Helping Kids Snack Smart

A little girl eats an apple for her healthy snack.
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Any mom will tell you: shopping for snacks is a constant tug-of-war between what their kids want and what they need, nutritionally speaking. Oftentimes, convenience, affordability and what we know they'll actually eat ends up winning the day.

But that can mean a heaping dose of added sugar - that is, sugars and syrups that are added to foods when they are processed or prepared.

Just look at a new survey out of the U.K. that shows kids aged 4-10 get 51% of their sugar from unhealthy snacks. In that country, the national health board recommends limiting all kids' snacks to 100 calories, with a max of two snacks per day.

Here in the U.S., the situation isn't any better. In a study by the American Heart Association, American children aged 4-8 average 21 teaspoons of sugar a day. That's shocking, considering the recommended daily limit is six teaspoons.

The bottom line: added sugar is probably sneaking its way into your child's diet, and it may be time to crack down.

Eating too many sugary snacks can cause tooth decay, obesity, cardiovascular disease and type 2 diabetes - not to mention poor dietary habits that can last a lifetime.

Finding sugar in kids' snacks can be tricky. Some snacks - such as candy and chocolate, soft drinks, ice cream and packaged sweets - are easy to spot.

But seemingly healthy snacks can be just as loaded with sugar. Common offenders include packaged protein or snack bars, breakfast cereals, bottled smoothie drinks and pre-packaged oatmeal. Many of the yogurts marketed toward kids contain as much sugar as a candy bar.

Incorporating healthier snack options will not only help your kids get the nutrients they need to grow up strong, it'll set them up for success for years to come.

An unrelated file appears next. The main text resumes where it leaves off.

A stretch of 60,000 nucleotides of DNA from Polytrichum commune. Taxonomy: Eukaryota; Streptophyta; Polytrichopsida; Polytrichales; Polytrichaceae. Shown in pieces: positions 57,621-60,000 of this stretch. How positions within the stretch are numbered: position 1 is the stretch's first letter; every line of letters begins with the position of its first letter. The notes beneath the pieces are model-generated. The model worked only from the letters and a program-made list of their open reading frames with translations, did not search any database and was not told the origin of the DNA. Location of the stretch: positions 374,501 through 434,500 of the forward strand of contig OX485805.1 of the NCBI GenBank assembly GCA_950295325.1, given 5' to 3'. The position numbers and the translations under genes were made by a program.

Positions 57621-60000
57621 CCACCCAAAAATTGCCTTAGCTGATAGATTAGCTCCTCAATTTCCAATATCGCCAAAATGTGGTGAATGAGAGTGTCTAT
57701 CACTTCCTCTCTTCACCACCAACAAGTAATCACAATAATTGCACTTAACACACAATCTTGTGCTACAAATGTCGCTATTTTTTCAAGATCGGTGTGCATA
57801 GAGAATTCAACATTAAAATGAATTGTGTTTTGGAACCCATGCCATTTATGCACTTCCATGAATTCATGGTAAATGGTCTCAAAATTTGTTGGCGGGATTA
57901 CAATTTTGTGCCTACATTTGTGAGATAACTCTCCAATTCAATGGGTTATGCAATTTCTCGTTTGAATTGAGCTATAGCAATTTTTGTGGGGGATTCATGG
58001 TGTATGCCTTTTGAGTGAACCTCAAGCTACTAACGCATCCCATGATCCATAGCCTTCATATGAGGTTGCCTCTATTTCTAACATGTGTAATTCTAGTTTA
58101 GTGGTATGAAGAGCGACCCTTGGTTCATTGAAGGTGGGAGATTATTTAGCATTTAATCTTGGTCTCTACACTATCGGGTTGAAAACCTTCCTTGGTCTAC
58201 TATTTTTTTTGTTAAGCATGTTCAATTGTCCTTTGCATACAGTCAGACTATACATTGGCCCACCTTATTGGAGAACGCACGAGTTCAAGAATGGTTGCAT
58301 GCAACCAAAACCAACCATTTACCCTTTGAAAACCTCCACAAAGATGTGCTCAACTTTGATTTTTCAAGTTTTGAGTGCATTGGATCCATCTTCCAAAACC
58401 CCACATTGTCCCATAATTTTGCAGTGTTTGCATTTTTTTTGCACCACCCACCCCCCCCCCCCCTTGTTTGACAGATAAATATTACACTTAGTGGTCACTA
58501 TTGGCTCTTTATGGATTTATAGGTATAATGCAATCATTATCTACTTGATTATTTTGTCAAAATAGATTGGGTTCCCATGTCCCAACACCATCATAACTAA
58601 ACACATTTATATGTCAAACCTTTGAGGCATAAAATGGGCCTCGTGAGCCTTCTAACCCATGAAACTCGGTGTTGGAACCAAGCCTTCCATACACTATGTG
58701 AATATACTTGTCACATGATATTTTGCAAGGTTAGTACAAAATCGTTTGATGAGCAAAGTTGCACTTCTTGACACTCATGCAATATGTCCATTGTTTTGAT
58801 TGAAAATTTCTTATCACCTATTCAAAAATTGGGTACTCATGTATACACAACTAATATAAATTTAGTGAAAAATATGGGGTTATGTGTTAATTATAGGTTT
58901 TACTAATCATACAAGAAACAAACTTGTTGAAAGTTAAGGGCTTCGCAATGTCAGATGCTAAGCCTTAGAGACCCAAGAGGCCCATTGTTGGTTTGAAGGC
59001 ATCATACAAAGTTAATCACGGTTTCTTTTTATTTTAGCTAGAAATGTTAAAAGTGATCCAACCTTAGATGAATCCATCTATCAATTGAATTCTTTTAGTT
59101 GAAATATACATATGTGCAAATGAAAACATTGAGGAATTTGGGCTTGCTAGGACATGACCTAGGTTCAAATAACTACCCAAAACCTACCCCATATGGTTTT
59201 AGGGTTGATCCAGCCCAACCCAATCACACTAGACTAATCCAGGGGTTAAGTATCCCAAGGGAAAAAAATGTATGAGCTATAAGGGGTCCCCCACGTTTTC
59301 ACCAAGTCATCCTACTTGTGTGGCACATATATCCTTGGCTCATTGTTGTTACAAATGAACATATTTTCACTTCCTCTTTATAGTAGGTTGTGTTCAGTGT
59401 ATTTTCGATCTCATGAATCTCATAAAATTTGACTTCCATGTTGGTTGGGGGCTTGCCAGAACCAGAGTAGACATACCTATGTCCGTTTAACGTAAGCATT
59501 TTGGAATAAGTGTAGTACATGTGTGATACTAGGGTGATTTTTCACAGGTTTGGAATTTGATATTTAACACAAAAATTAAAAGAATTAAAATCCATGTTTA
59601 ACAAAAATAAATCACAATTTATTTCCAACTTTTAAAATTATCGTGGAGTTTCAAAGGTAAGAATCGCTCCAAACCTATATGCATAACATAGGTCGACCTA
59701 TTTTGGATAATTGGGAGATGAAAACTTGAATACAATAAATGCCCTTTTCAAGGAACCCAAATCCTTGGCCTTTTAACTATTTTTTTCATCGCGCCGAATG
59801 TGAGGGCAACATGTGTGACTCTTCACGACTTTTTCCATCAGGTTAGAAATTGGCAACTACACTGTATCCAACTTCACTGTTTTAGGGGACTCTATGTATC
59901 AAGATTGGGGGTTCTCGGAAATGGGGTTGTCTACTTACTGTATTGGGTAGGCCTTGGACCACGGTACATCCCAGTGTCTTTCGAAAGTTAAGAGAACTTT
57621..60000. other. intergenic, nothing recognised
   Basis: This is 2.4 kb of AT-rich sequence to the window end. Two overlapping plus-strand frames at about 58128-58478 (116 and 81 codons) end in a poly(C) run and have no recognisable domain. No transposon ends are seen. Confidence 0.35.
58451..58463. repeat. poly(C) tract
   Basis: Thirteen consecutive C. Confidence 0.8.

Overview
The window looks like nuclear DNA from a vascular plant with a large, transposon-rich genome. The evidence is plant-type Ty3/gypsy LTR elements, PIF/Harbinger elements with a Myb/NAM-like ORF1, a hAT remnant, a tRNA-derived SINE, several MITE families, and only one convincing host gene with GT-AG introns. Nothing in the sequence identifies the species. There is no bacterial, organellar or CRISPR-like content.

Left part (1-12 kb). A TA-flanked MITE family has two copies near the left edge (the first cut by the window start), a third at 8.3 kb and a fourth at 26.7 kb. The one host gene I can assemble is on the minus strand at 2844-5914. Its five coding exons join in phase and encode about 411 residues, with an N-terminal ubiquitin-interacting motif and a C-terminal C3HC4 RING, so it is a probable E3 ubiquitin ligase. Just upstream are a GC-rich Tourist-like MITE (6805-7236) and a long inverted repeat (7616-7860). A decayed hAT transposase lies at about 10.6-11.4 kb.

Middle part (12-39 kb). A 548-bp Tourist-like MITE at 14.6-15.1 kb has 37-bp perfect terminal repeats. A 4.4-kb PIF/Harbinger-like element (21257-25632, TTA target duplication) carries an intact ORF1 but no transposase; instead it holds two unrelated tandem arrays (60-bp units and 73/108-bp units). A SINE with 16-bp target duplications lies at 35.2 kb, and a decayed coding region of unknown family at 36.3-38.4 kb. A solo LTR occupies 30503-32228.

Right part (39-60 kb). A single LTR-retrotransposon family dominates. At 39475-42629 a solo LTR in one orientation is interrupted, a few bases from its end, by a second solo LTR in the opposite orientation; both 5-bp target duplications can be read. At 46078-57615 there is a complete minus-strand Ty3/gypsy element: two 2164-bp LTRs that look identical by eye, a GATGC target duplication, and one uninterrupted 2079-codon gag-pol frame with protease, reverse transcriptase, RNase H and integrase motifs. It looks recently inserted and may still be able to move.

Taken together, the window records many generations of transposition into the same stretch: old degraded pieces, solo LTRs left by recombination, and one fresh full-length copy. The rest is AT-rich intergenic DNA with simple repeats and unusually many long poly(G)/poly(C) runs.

Snacking healthy doesn't have to mean eating like a bird or blowing your budget. Here are some delicious and affordable snacks that it's OK for your kids (and you!) to crave.

Popcorn. This whole-grain snack isn't just a crowd pleaser at the movie theater. For at-home popcorn, avoid the microwave bags and go for the stovetop kernels - it's healthier and more cost-effective, too. Once it's popped, you can dress it up with all kinds of tasty toppings, from cinnamon to grated cheese to a light sprinkling of dry ranch dressing mix.

Natural Peanut Butter. For most kids, protein-packed peanut butter is a welcome menu staple. Opt for natural peanut butter, which comes without added sugars and other bad-for-you ingredients. Try it with apple slices, bananas, celery or whole-wheat toast.

Cheese. In France, school children are often served a cheese course at lunchtime. That's because cheese is loaded with protein and calcium, and not a gram of added sugar. Fun-to-eat string cheese or cheese slices served alongside apple slices, carrot sticks or grapes is a healthy and satisfying snack.

100% Fruit Juice. What kid doesn't love fruit juice? But all juices are not created equal. Read labels closely to make sure you're buying 100% fruit juice with no added sugar, rather than a "fruit beverage" loaded corn syrup and only a fraction of actual juice.

Pita and Dips. These days, hummus comes in a variety of flavors that are equally appealing to kids and grown-ups. Serve it with sliced veggies, pita chips or toasted pita bread. Hummus a no-go in your house? Try salsa or black bean dip instead.

Fruit. It's not called "nature's candy" for nothing. Fresh peaches, plums, apples, grapes, bananas and, well, just about any other fruit makes for a great snack that's naturally sweet.

Trail Mix. This snack requires a little detective work, too, as some store-bought trail mixes are loaded with added sugar and sodium. Look for bags with only whole ingredients, like unsalted nuts, dried fruit, yogurt chips or even dark chocolate. Or, buy the ingredients bulk and make a DIY mix.

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